For L2’s third re-release, we have 1997’s Langrisser 1&2 for the Playstation X.
Here’s where things get a little complicated. This release was a bundled, two-disc release with one disc containing Langrisser 1, and the other containing Langrisser 2. On the L1 side of things, this version is an enhanced port of Langrisser 1 for the PCE, which was released in 1993. That game also had anime cutscenes, but this version uses different ones which were made specifically for this release. This version uses the same maps as Langrisser 1’s PCE release, while utilizing the Der Langrisser FX engine to run things. Meanwhile, on the L2 side of things, this is basically the same thing as Der Langrisser FX, using the same voice lines, cutscenes, etc.

As you can see, the graphics basically remained unchanged in all of DL’s incarnations. However, character portraits are different. DLFX had its own character portraits, too.

Fourthly, we got 1998’s Langrisser Dramatic Edition for the Sega Saturn.
This is, as far as I know, an identical release to the PSX version. However, there’s one thing I’m uncertain on (because I haven’t played the PSX version to completion): I KNOW that Dramatic Edition contains some extra endings for Langrisser 2, but I DON’T know if these were added first in Dramatic Edition, or if they were first added in the PSX version. Or if they were first added in DLFX, for that matter. It’s a mystery to me and I frankly haven’t the time to manually test this, when there are so many other things I need to get done. So if anyone can clarify this, it’d be much appreciated. In summary, Dramatic Edition appears to be identical to the PSX version.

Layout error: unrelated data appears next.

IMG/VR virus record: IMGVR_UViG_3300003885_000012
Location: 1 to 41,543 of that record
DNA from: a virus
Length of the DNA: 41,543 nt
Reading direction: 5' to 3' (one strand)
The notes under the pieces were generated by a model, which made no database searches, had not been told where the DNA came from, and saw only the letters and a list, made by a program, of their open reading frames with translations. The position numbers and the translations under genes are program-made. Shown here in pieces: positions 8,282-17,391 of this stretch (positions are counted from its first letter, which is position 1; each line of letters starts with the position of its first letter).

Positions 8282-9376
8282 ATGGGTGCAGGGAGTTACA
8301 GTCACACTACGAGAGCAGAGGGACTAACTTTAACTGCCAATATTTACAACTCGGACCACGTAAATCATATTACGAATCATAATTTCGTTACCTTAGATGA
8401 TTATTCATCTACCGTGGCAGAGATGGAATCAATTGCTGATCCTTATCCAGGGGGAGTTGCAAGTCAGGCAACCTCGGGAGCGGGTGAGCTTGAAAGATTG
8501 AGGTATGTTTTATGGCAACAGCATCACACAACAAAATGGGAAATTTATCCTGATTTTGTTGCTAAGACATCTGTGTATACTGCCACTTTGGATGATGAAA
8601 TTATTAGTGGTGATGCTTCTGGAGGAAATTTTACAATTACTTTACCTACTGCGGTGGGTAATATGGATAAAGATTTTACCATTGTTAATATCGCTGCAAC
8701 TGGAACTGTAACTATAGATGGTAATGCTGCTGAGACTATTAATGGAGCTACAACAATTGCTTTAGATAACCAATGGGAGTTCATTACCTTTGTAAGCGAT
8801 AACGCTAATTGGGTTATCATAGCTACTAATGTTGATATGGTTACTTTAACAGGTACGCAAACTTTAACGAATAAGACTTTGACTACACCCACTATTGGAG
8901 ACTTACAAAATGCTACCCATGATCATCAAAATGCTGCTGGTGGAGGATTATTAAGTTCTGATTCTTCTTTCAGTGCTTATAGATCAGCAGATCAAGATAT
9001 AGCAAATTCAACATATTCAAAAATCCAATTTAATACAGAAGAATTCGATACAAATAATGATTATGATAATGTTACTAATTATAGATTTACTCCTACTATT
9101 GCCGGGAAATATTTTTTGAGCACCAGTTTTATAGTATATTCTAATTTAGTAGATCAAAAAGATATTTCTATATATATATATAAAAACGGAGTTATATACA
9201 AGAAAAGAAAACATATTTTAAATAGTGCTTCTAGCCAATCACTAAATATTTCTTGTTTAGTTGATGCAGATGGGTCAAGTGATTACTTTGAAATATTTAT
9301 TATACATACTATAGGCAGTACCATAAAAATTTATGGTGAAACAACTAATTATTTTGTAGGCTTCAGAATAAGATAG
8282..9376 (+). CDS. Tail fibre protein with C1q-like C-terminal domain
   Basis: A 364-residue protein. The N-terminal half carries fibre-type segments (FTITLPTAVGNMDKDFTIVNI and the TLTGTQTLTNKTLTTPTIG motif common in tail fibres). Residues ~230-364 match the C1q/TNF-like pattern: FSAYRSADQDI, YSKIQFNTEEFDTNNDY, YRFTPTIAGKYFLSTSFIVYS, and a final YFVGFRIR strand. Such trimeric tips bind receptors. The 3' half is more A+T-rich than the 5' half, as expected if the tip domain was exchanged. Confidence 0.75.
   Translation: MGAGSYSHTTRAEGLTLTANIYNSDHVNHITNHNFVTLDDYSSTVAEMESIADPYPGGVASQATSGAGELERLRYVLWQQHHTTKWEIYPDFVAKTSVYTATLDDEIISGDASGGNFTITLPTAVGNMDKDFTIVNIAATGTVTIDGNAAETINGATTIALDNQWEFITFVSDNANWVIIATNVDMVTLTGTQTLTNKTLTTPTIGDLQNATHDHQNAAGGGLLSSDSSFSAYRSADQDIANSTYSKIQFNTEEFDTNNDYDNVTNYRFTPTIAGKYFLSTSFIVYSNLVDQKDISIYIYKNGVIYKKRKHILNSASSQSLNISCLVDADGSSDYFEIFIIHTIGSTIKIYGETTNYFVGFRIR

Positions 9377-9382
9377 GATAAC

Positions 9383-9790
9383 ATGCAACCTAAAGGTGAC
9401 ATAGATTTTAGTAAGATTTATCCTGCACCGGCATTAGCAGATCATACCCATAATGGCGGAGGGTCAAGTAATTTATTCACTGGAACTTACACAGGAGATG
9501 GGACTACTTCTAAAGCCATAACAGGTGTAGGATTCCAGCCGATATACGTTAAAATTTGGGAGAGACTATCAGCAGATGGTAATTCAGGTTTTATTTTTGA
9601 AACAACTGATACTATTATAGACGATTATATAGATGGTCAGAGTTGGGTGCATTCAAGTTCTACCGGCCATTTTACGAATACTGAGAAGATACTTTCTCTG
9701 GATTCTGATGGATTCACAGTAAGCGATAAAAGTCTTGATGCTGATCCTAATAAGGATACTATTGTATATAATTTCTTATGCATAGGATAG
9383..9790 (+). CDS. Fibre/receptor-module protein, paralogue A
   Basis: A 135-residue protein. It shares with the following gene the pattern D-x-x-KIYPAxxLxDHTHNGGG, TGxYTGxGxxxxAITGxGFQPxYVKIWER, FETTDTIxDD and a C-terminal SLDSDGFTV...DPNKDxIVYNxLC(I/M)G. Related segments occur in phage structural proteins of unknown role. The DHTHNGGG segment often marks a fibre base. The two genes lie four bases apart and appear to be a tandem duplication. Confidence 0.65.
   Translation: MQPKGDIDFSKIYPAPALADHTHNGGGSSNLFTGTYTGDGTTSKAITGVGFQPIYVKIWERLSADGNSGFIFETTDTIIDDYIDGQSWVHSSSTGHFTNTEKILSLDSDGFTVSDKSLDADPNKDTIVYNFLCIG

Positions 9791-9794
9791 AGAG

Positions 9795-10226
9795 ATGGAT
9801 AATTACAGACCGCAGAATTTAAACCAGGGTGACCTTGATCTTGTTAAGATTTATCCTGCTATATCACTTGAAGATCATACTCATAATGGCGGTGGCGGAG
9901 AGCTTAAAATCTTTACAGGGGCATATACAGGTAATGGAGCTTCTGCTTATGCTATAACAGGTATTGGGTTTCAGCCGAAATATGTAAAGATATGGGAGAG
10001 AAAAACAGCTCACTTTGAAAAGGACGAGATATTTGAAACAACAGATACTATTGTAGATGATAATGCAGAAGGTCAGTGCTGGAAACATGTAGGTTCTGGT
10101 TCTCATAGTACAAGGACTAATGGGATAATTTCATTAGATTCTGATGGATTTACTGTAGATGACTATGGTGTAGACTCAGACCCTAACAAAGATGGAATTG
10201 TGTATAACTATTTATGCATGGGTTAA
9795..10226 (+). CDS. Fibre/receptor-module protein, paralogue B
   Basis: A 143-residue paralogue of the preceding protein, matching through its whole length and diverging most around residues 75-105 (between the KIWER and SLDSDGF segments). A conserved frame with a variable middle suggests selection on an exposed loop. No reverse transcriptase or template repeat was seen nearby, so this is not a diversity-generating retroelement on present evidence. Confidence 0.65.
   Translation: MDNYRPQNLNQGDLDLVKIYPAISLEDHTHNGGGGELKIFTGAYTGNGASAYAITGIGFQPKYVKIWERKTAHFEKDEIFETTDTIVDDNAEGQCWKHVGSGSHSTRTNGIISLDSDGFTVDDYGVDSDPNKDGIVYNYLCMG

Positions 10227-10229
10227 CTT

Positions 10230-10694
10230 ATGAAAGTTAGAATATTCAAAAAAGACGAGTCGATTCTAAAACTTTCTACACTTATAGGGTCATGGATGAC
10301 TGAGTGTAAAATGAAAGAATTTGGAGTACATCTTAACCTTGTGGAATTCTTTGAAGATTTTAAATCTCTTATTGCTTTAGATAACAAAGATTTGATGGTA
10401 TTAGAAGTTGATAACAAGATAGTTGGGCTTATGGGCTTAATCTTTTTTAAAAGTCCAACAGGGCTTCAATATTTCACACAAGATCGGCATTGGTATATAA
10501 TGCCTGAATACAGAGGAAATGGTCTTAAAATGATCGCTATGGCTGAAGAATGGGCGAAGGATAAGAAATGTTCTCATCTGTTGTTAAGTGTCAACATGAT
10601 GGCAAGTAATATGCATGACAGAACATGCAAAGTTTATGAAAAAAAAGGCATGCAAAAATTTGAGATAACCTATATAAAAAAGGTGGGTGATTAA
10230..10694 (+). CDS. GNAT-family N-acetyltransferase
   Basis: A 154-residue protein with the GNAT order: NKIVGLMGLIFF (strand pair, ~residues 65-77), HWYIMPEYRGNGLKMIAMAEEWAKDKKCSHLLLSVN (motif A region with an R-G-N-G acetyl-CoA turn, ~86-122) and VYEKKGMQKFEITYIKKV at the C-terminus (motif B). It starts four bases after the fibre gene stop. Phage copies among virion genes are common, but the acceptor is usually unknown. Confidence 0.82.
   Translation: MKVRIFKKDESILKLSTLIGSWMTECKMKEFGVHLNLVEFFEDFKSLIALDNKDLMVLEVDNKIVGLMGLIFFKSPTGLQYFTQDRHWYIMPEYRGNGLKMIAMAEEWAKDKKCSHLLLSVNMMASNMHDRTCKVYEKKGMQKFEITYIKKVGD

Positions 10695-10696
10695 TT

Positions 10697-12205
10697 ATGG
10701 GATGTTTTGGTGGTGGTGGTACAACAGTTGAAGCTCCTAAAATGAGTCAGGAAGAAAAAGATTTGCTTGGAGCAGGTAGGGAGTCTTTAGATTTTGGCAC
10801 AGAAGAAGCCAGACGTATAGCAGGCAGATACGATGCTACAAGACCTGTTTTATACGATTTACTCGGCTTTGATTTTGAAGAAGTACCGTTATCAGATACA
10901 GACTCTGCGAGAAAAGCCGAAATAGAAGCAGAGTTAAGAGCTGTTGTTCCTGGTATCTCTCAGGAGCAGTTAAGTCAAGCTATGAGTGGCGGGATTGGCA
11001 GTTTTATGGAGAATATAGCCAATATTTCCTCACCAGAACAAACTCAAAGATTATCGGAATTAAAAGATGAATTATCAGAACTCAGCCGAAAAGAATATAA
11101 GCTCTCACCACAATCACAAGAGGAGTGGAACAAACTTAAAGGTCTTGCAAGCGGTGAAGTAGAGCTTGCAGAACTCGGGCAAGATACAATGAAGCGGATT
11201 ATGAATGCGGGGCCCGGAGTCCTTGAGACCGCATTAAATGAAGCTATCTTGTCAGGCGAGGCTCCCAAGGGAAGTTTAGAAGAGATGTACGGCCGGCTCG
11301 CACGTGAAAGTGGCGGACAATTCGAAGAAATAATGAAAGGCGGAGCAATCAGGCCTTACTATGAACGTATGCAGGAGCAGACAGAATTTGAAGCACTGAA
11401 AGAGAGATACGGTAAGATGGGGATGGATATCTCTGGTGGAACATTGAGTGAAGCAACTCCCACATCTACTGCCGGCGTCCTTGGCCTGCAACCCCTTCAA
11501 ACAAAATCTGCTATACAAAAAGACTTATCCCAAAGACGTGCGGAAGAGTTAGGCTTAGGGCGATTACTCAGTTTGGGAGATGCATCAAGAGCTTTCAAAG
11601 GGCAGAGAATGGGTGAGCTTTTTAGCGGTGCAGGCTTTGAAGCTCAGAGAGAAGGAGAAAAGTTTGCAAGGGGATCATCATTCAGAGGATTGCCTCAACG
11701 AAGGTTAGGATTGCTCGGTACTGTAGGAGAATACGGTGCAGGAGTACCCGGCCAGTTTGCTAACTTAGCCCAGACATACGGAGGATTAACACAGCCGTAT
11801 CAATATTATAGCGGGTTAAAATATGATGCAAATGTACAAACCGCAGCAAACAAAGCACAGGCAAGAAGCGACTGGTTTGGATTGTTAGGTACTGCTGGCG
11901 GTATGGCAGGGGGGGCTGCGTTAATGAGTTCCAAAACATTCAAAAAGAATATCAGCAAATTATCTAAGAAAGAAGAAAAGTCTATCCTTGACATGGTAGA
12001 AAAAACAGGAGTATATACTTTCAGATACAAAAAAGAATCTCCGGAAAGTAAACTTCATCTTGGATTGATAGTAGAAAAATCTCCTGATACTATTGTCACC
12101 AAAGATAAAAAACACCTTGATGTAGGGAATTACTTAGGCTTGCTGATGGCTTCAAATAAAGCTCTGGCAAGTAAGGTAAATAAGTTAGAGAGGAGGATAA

Same portrait as in the PSX version. Looks a little better here, though.

But I’m not done yet! For one more re-release, there’s 1998’s Langrisser 1&2 for Windows 98.
Predictably, this is a port of the PSX version, just like Dramatic Edition before it. Minor changes are present here, mainly relating to things like different controls (point and click vs. controller), graphics, sound quality, etc. Check out Langrisser Russia’s playthrough here if you want an idea of how the game looks/sounds.

Thanks for recording your playthrough, Langrisser Russia!

Well, that’s all, folks. These ports and remakes won’t be getting any additional content like reviews/walkthroughs/etc on this website because they’re too similar to existing games which will have additional content like reviews/walkthroughs/etc. I hope this post is informative. I also hope that we don’t get any additional re-releases/ports of Langrisser 2 because frankly, it’s ridiculous. As of 2019, there are now seven different versions of L2. That’s almost as many versions as Street Fighter 2 does! Can we get an English version of Langrissers 3, 4, and 5 already? Pretty please?